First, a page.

Additionally, patients with any immune-related adverse event prior to disease progression had a longer median PFS as compared with those who didn't; median of 6.5 months vs a median of 2.2 months.

Campbell explained that they also looked at T cells in the peripheral blood to see if any of the T cell subsets were enriched in excellent responders vs poor responders. Mass cytometry by time-of-flight (CyTOF) was performed using peripheral blood, and the analysis showed that patients with a systemic partial response following SBRT had a population of CD8+ CD127- Ki-67+ CD45RO+ T cells that correlated with response.

While PD-L1+ status trended toward increased PFS (6.5 vs 2.4 months) it did not achieve statistical significance. The median overall survival after SBRT was 7.6 months.

The next step will be to validate these findings in a larger population, Campbell explained, and these findings lay the groundwork for a phase 3 randomized trial.

Key Findings

Weighing in on the data, Terence T. Sio, MD, MS, radiation oncologist and assistant professor of radiation oncology at the Mayo Clinic, Phoenix, Arizona, noted that this is very detailed prospective data and that there are several key findings.

"The first is that adding radiotherapy to a group of patients that are progressing on immunotherapy clearly has benefits," he said. "And this study provides a nice baseline for a phase 3 randomized trial."

"The second is that we know now that tumors with infiltrating lymphocytes seem to have a better response in the context of radiotherapy and immunotherapy," Sio continued. "We now see the correlate and this is hypothesis generating and we can take it forward."

Finally, the third key finding is that the authors also confirmed that with CyTOF, there are immunogenic markers that may be present. "The study showed that these were associated with better response, so it is nice to have laboratory data that confirm the findings clinically," Sio told Medscape Medical News. "This is very exciting phase 2 data and we look forward to the full manuscript and publication."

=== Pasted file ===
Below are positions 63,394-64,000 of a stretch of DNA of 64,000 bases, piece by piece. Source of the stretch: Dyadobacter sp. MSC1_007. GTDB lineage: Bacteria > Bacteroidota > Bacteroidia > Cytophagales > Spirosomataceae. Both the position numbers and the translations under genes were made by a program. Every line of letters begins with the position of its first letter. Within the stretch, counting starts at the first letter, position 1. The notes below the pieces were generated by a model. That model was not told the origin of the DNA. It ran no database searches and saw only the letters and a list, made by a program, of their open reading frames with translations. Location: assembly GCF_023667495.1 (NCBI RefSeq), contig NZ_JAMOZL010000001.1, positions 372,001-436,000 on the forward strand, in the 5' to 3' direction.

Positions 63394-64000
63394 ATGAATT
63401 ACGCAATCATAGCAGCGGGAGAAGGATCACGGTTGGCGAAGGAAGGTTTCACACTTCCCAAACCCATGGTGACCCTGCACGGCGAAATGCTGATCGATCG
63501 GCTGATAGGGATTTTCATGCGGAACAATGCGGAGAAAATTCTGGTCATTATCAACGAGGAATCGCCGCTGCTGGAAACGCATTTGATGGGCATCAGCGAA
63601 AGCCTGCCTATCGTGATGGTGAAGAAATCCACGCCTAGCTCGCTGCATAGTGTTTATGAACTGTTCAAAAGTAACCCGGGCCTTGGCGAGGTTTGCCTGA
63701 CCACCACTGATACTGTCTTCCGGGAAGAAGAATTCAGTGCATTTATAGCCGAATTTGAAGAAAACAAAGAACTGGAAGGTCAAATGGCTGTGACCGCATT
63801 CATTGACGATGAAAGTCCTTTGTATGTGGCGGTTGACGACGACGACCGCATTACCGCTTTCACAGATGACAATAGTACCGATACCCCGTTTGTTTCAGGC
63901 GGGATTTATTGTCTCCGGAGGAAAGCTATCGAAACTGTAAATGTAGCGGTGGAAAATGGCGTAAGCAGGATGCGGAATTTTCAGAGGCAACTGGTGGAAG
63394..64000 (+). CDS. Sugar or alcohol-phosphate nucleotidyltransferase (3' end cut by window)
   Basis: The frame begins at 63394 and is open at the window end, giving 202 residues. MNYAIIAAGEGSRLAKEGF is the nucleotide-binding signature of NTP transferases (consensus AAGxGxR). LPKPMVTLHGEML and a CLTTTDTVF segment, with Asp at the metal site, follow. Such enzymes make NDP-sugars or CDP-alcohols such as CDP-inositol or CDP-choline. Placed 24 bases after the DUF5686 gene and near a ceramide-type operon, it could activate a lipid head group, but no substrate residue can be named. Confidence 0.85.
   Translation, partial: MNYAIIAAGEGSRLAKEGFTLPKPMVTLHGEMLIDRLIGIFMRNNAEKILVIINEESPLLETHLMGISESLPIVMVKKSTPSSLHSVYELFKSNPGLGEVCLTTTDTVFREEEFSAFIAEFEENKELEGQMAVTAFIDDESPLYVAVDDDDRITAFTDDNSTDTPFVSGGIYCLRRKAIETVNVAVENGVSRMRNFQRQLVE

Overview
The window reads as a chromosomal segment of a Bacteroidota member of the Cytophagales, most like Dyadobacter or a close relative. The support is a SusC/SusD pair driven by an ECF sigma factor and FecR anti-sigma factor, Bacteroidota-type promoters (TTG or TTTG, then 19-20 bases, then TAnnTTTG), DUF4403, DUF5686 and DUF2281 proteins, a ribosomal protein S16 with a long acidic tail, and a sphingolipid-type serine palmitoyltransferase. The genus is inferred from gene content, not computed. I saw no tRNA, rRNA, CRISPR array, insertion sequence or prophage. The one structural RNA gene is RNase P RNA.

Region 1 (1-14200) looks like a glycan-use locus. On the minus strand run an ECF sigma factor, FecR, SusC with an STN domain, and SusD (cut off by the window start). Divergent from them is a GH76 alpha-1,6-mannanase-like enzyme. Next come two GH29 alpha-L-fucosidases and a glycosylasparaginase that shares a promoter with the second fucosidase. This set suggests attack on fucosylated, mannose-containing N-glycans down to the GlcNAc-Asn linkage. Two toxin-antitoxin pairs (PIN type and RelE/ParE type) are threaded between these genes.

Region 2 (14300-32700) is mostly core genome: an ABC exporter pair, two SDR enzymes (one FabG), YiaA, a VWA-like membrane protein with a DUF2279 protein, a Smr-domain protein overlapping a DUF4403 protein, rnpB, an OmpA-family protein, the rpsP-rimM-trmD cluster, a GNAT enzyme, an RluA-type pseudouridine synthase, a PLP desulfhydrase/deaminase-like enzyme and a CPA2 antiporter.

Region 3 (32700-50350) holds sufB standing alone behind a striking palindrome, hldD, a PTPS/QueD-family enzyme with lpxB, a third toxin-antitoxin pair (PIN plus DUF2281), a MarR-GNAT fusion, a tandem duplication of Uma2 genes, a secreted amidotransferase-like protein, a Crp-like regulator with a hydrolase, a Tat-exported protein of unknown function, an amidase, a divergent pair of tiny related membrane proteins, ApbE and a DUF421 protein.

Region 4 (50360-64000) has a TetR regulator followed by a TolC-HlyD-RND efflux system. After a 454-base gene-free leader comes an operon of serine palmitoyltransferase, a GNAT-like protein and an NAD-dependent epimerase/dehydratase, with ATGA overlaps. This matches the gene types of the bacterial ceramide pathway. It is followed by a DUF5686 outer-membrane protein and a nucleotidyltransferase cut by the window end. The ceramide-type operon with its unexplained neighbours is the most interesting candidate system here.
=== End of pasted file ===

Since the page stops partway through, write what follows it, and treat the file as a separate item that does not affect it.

Radiation as Systemic Therapy

Another expert feels that this study adds to the current evidence that suggests radiation therapy can have a systemic effect. "There remains a paucity of prospective data on how we integrate immunotherapy with radiation therapy in lung cancer, so this study is an addition," said Henning Willers, MD, director of the Thoracic Radiation Oncology Program at Massachusetts General Hospital, Boston. "But I think the key value is that it is looking at the systemic effects of radiation therapy, which we still do not understand very well."

He pointed out that in principle, the abscopal effect "sounds amazing and it has been well documented that it can happen in case studies, but in larger cohorts, we really don't know how frequently it happens."

"The response rate they are reporting is 10%, and they are only counting the sites that were not radiated — so they have to be abscopal," he said.

Willers referenced a 2018 study in which radiotherapy was added to ipilimumab (Yervoy, Bristol Myers Squibb) for patients with metastatic NSCLC. One metastatic tumor was irradiated during ipilimumab therapy, and there was an objective response in 18% of the enrolled patients.

The studies were different, but the findings were similar and in the same ballpark, he explained. "And that's the key point, so it does add to the evidence that you can use radiation not only for treating local disease but you can also use it as a systemic tool."

Willers added that in a way, using radiation therapy in this manner is no different than using a single drug in second-, third-, or fourth-line treatment — because often that single drug has a 10% response rate. "The ballpark rate is the same, but we've never thought of radiation like that," he said." And that is the main take-home point from this study."

Campbell, Willers, and Sio have disclosed no relevant financial relationships.

61st Annual Meeting of the American Society for Radiation Oncology (ASTRO): Abstract 74. Presented September 17, 2019.